New Child Tax Credit Plan Would Restore, Increase Monthly Payments for Parents
Monthly enhanced Child Tax Credits that parents received during the second half of 2021 would resume, and in some cases increase, under a plan being put forward by Republican Senator Mitt Romney.
The American Rescue Plan passed by congress and President Biden last year switched the benefit from an annual payout/credit received while filing taxes to a monthly benefit. However, that plan expired at the end of 2021.
The Utah Republican has unveiled the Family Security Act that would not only return the Child Tax Credit to a monthly cash benefit, but would also increase the payout for parents of younger children.
Under Romneys plan, parents would see the monthly payment increase from $300 to $350 for each child under the age of six. The credit of $250 for children aged 6-17 would return unchanged. There is also an added benefit for expecting parents, eligibility for Child Tax Credit payments beginning four months before the child is born.
Other highlights of the plan include, according to Romney's office:
- A simplification of the Earned Income Tax Credit (EITC) that would not vary based on the number of dependants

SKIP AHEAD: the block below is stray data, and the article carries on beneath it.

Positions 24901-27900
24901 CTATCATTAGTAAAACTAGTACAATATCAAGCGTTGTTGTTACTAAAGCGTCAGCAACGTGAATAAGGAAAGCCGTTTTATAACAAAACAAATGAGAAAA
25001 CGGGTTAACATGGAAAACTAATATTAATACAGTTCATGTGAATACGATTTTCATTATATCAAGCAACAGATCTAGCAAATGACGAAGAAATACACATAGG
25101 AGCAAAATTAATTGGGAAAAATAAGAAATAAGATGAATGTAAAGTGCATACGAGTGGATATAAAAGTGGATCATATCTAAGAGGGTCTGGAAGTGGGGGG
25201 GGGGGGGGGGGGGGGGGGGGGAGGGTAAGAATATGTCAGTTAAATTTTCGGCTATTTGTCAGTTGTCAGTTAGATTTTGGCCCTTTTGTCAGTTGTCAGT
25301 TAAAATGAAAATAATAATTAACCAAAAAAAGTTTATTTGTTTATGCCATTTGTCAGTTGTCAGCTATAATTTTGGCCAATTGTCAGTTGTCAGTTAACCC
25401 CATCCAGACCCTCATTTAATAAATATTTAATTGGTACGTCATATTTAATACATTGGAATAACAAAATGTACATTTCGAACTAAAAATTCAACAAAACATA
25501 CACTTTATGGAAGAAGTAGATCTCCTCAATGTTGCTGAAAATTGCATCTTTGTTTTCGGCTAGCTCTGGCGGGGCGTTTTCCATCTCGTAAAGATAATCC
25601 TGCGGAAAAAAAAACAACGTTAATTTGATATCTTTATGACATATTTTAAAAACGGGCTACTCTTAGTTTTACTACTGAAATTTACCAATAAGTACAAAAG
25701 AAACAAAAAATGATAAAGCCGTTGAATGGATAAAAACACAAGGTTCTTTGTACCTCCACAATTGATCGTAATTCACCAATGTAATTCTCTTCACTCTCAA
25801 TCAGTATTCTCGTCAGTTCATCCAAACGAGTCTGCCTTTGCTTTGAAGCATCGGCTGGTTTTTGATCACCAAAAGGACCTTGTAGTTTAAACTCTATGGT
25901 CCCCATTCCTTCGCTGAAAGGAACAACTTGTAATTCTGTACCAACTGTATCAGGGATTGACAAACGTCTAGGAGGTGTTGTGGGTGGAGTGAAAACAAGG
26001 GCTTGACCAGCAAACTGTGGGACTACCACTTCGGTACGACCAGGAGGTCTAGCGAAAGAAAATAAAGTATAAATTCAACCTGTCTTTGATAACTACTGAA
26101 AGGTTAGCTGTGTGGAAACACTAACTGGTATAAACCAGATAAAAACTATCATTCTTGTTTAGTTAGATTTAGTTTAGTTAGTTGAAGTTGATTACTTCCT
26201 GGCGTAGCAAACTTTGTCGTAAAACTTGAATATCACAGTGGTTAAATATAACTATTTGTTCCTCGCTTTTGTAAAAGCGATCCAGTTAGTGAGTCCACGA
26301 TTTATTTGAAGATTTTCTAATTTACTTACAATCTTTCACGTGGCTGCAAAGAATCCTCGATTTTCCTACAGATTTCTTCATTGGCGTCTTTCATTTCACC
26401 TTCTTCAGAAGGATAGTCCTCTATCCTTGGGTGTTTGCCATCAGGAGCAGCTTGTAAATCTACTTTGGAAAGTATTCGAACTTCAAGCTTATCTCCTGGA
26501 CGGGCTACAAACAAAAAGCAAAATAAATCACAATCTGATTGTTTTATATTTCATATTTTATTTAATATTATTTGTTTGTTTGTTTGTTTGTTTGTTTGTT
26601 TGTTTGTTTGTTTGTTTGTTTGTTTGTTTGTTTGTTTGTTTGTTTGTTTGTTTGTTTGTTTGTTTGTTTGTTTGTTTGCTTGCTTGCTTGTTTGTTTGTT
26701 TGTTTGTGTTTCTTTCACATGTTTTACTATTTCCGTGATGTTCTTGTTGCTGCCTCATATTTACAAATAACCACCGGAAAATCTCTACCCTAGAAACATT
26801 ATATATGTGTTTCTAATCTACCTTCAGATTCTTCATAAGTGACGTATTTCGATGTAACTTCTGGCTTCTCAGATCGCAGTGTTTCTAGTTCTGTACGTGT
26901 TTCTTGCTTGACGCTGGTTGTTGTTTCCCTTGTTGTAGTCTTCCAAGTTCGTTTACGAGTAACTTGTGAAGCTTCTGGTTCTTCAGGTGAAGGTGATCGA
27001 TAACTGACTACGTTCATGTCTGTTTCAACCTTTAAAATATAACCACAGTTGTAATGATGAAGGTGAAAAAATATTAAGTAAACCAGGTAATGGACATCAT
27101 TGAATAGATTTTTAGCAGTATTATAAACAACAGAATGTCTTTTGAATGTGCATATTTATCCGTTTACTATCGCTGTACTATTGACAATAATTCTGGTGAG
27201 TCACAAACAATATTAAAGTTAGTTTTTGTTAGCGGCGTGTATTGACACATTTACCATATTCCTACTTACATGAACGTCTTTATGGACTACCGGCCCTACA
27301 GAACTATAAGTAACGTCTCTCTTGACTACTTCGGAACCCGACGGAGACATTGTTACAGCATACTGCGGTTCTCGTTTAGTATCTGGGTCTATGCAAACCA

- Elimination of marriage penalties
As CBS News reports, parents who had been receiving the monthly cash payments can receive the remainder of their 2021 credit when filing their taxes:
Families who received monthly payments in the second half of last year can still get up to $1,800 for children younger than 6 and $1,500 for children ages 6 to 17 as part of their refund. Those who did not receive monthly payments can receive the full amount – up to $3,600 for those under 6 or $3,000 for kids 6-17. Eligible families who had a baby last year can also receive the money in their refund.
Romney says his Family Security Act would streamline the program, while also cutting the national childhood poverty rate by up to one-third.